Former Fannie Chief Credit Officer Says FHA Is $54 Billion Underwater
In keeping with the warnings presented by Kyle Bass warned that the entire housing bubble is now being ported over to the taxpayer's balance sheet, Edward Pinto, a former chief credit officer for Fannie Mae claims that the Federal Housing Administration will likely require a major taxpayer bailout "in the next 24 to 36 months" as it is likely to incur $56 billion more in losses than it can withstand.
For those that think the NINJA loans are a thing of the past, think again - the Fed is now actively encouraging just those same reckless standards that brought America to the brink:
The FHA program’s volumes have quadrupled since 2006 as private lenders and insurers pulled back amid the U.S. housing slump, Pinto said. The trend has left the agency backing risky loans and exposed to fraud in a “market where prices have yet to stabilize,” he said. The program insures loans with down payments as low as 3.5 percent and has no formal credit-score requirements.
The FHA Commissioner, David Stevens, is keeping to his side of the story, which is that everything is being properly accounted for, and there is no risk in the future of the Administration. Don't expect this story to change until the next time the handout hat startrs getting tossed around legislators. In the meantime, the deterioration in loan standards keeps accelerating:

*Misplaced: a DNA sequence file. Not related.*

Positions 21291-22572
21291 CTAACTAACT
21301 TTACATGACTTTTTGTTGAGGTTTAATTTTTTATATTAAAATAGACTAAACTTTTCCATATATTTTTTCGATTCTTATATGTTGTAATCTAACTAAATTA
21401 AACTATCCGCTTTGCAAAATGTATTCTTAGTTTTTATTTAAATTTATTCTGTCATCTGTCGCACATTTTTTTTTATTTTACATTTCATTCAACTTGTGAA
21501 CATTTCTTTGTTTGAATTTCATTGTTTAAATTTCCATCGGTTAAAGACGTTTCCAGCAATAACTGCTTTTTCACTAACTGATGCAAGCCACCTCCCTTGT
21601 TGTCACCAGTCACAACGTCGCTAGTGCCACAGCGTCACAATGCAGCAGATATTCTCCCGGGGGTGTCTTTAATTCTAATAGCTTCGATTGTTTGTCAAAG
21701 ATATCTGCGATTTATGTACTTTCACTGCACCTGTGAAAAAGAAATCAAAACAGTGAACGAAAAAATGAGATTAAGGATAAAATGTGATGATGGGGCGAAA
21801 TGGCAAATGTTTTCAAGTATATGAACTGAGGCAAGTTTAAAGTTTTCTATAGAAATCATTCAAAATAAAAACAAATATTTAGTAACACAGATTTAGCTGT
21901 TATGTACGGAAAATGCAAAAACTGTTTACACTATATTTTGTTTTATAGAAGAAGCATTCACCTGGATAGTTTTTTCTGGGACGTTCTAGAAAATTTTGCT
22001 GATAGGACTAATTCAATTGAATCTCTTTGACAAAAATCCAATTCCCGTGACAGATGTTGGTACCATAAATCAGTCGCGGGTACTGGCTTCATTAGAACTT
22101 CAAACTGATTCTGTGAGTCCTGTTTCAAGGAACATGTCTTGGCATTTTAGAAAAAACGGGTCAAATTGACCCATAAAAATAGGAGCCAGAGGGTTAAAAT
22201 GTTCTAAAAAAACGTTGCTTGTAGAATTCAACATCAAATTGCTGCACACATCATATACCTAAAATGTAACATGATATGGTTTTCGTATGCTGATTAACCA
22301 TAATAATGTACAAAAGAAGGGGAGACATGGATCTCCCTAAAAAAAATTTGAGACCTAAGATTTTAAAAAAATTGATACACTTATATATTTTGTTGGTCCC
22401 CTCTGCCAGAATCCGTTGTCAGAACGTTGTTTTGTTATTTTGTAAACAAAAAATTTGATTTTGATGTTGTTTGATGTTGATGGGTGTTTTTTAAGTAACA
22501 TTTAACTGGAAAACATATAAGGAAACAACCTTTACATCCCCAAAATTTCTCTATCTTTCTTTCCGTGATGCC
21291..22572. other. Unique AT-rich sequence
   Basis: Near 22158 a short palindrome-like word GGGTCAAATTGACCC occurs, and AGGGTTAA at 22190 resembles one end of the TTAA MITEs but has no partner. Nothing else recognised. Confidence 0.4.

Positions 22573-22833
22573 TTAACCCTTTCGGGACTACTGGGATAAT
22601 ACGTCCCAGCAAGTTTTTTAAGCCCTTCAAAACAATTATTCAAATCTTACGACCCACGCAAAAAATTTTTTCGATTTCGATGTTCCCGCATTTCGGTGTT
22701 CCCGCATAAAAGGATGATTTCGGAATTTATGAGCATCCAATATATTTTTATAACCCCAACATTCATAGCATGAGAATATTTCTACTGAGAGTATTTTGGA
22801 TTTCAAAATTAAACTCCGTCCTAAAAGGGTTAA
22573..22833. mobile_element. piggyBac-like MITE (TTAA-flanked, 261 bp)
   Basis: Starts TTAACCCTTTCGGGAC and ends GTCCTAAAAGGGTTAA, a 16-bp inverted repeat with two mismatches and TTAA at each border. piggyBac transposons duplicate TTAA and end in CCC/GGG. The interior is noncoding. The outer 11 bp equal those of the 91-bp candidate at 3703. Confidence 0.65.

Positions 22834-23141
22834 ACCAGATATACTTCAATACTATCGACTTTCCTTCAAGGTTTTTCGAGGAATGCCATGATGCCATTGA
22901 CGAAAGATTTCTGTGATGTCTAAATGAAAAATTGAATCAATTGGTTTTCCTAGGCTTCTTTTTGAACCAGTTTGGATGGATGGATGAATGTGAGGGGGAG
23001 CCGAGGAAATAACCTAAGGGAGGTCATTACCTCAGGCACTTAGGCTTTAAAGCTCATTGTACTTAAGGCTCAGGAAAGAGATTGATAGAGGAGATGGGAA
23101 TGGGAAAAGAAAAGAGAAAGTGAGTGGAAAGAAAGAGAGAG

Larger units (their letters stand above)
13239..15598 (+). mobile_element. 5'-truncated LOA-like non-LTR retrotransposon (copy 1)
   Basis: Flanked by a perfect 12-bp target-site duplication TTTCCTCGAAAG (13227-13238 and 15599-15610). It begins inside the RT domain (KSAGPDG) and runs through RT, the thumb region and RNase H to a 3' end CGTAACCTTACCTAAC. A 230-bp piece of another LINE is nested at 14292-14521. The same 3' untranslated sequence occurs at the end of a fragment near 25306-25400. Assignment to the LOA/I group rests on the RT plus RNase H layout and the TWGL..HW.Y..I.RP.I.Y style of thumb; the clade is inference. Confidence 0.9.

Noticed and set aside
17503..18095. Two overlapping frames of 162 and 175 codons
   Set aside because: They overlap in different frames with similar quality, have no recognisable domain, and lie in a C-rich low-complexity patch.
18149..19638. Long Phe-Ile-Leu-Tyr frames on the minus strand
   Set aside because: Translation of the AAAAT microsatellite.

About 14.4 percent of FHA loans were delinquent as of June 30 and 2.98 percent were already being foreclosed upon, according to the Mortgage Bankers Association. The combined percentage for all mortgages was a record 13.16 percent, according to data from the Washington-based trade group, which said in releasing the figures the share of FHA loans past due is being suppressed by the large amount new debt.
So there you have it: housing bubble 2.0, now openly sponsored by the Administration. The more things change (insert appropriate slogan reference here)...
Mr. Pinto's 94 page testimony and presentations and provided below, which are a must read for those who care to see what a reflating bubble looks like.